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Richfield Oil v. State Board, 329 U.S. 69 (1946) 77-78
All words in the Constitution are meaningful. Quoting Holmes v. Jennison, 14 Pet. 540, 570-71: Every word appears to have been weighed with the utmost deliberation, and its force and effect to have been fully understood. No word in the instrument, therefore, can be rejected as superfluous or unmeaning..."
Jacobson v. Mass, 197 U.S. 11 (1904)
The only case in which the Supreme Court has directly addressed a claim based on the Preamble. In this case the court examined the Constitutional rights of Jacobson, and rejected his claim to a personal right, derived from then Preamble, to the "blessings of liberty". In rejecting Jacobsonís claim, the Court wrote that "the Preamble indicates the general purpose for which the people ordained and established the Constitution" and went on to point out that "[the Preamble] has never been regarded as the source of any substantive power conferred on the Government..." .
Marbury v. Madison, 5 U.S. 137(1803)
An act "repugnant to the constitution" is void; the Courts can enforce the Constitution. (See pg. 175, 176, 179)
Ex Parte Yarbough, 110 U.S. 651 (1884)
In construing the Constitution, the doctrine that what is implied is as much a part of the instrument as what is expressed "is a necessity by reason of the inherent inability to put all derivative powers in words." (at 658) Court used "implication" to expand express powers, surely this must be reversible; if implication can expand powers, it can contract those same powers.
Boyd v. U.S., 116 U.S. 616 (1885)
"constitutional provisions for security of persons and property should be liberally construed"... "it is the duty of the courts to be watchful for the constitutional rights of the citizen, and against ant stealthy encroachments thereon"
Roe v. Wade, 410 U.S. 113 (1972)
When presented with a controversy about the point at which the State's compelling interest in a embryo or fetus (by anyone's definition, this must be an instance of the stateís interest in "posterity") overrides a woman's privacy rights, the court wrote "Our task, of course, is to resolve the issue by constitutional measurement, free of emotion and of predilection." (At 116) After an extensive recital of the various theories of when life begins the court wrote "When those trained in the respective disciplines of medicine, philosophy, and theology, are unable to arrive at any consensus, the judiciary at this point in the development of man's knowledge is not in a position to speculate as to an answer" (at 159) and then went on to articulate a purely pragmatically drawn sharp line between the two conflicting interests.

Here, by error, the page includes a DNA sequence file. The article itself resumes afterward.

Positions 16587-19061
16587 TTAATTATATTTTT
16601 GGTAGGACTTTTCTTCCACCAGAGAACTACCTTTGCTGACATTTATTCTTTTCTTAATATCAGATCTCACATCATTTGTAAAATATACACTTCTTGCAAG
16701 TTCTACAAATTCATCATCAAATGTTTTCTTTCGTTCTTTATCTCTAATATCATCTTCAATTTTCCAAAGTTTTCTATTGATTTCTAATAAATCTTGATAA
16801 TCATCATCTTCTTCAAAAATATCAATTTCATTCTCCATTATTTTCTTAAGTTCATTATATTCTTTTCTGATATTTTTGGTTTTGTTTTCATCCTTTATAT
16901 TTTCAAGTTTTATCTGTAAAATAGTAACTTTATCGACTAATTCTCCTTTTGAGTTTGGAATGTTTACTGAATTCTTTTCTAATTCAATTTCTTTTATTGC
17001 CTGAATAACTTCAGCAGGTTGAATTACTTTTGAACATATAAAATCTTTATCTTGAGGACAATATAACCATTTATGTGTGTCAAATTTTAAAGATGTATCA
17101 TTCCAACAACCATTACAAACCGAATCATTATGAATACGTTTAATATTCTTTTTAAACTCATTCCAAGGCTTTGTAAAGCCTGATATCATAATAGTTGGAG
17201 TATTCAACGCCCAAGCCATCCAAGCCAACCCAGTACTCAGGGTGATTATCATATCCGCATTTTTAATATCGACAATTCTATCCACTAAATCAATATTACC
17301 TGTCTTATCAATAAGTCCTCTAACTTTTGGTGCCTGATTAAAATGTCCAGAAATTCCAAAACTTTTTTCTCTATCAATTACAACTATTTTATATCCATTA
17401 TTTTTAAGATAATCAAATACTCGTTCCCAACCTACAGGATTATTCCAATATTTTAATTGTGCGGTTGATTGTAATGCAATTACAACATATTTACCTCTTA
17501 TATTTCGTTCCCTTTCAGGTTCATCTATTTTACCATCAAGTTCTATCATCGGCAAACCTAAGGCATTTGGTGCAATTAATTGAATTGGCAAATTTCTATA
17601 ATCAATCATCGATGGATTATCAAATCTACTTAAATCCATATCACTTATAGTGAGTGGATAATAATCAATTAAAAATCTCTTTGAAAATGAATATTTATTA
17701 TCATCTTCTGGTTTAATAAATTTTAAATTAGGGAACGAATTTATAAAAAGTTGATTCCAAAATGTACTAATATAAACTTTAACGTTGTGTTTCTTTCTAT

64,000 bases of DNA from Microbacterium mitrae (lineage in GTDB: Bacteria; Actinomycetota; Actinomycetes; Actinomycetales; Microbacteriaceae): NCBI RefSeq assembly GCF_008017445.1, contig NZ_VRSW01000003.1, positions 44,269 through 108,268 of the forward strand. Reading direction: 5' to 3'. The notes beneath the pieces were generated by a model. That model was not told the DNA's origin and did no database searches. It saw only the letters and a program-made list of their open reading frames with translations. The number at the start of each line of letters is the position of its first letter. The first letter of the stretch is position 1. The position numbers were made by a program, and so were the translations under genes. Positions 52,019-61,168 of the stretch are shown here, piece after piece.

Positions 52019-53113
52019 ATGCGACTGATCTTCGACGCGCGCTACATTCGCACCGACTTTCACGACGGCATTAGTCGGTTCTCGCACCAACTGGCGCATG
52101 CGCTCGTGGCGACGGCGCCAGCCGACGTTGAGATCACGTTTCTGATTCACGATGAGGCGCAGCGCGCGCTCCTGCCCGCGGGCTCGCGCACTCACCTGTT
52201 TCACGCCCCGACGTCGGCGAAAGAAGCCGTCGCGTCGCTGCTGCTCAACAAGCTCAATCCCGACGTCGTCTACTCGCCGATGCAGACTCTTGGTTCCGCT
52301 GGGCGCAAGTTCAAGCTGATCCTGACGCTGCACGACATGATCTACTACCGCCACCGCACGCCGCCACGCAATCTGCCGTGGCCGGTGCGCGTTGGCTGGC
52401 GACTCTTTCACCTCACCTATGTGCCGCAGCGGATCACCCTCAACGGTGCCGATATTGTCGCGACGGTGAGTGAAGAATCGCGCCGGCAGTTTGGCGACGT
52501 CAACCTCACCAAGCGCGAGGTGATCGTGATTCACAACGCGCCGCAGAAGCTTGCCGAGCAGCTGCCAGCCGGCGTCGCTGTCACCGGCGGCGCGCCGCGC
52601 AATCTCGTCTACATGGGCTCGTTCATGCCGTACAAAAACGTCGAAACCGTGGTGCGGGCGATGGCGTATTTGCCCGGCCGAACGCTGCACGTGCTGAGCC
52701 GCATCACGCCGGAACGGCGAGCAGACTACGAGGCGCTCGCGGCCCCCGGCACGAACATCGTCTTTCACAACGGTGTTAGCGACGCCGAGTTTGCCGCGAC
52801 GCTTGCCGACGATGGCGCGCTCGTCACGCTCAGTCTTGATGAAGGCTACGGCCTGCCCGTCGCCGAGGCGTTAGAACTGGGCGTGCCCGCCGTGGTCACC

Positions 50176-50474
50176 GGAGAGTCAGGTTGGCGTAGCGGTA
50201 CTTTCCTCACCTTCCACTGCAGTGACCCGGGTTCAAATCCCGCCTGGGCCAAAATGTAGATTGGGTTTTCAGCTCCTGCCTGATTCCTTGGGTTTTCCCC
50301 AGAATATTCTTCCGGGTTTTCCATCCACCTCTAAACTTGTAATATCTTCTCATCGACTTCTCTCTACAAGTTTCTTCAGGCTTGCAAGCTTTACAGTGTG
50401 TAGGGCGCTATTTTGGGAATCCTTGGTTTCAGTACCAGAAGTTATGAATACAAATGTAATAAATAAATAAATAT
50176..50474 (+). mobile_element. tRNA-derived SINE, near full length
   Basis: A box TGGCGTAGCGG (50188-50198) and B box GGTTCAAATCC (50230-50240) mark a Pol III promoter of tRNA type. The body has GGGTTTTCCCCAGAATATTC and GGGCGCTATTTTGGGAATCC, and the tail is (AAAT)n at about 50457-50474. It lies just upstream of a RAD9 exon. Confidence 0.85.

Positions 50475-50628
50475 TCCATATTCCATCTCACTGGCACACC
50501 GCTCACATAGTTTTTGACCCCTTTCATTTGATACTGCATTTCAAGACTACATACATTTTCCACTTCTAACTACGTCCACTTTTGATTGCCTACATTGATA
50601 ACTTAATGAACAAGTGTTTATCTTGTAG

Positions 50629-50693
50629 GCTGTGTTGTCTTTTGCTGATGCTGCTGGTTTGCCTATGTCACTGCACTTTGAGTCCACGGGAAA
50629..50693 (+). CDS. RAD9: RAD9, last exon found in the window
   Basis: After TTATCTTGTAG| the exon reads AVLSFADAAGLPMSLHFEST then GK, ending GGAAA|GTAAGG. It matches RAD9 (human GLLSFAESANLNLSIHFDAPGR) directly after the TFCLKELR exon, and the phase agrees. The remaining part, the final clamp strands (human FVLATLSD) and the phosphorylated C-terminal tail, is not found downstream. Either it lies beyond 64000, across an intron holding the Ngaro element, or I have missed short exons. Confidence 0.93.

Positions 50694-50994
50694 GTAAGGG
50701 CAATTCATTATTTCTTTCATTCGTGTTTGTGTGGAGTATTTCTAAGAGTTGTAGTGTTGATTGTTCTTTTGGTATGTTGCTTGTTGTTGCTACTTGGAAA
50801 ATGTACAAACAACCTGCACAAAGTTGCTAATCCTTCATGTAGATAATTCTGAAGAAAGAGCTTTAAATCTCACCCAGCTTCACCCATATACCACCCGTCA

Two applications to the "Posterity" argument: 1) Roe includes a clear recognition of the state's need to protect posterity. 2) when faced with irresolvable differences between various moral and religious belief systems, the Court rejected all and found a pragmatic line based upon logic and rational analysis.
Chisholm v. Georgia, 2 U.S. 419 (1793)
Justice Wilson relies upon the preamble to explain the State's relationship to the Federal Government. Parses the objectives as in my version (a) i.e.: sees "Blessings of liberty" as part of a list of goals, implying that "to ourselves and our Posterity" applies to full list. (at 463)
Chief Justice Jay also relies on preamble to analyze the State's role, but does not separate "Blessings..." from "ourselves...", thus implying my version (b) or (c) of syntax.(at 475)
Interesting as it is first, or certainly one of the first, attempts by the SC to interpret Constitution. Two framers, now on court, both started at the preamble, and accorded it considerable interpretive value.
U.S. v. Boyer, (85 F 425)
Preamble does not "enlarge the powers confided to the general government (Court quotes heavily from "Mr. Justice Story, in his work on the Constitution.") This case comes at the preamble from a slightly different tack from Jacobson: in Jacobson the court finds no substantive power in preamble. In Boyer, court finds that preamble does not expand on the substantive powers granted to the Federal Gov. by the explicit substantive provisions of the Constitution.
|On This Site:
Does the United States Constitution Provide Environmental Protection? -by Charlie Ogle. An Article giving a textual analysis of the Preamble, arguing the relevance of the posterity clause to environmental issues.
The Stewardship Doctrine: Intergenerational Justice in the United States Constitution -by John Davidson. An Article examining the historical antecedents and philosophical context of the work by the Founding Fathers, with particular attention to Intergenerational issues raised by them in the Preamble, U.S. Constitution, and related State documents.
Cites to case law relating to the Preamble of the U.S. Constitution- Case citations
Journal Articles, etc. relating to the Preamble of the U.S. Constitution - Articles relating to the Preamble.
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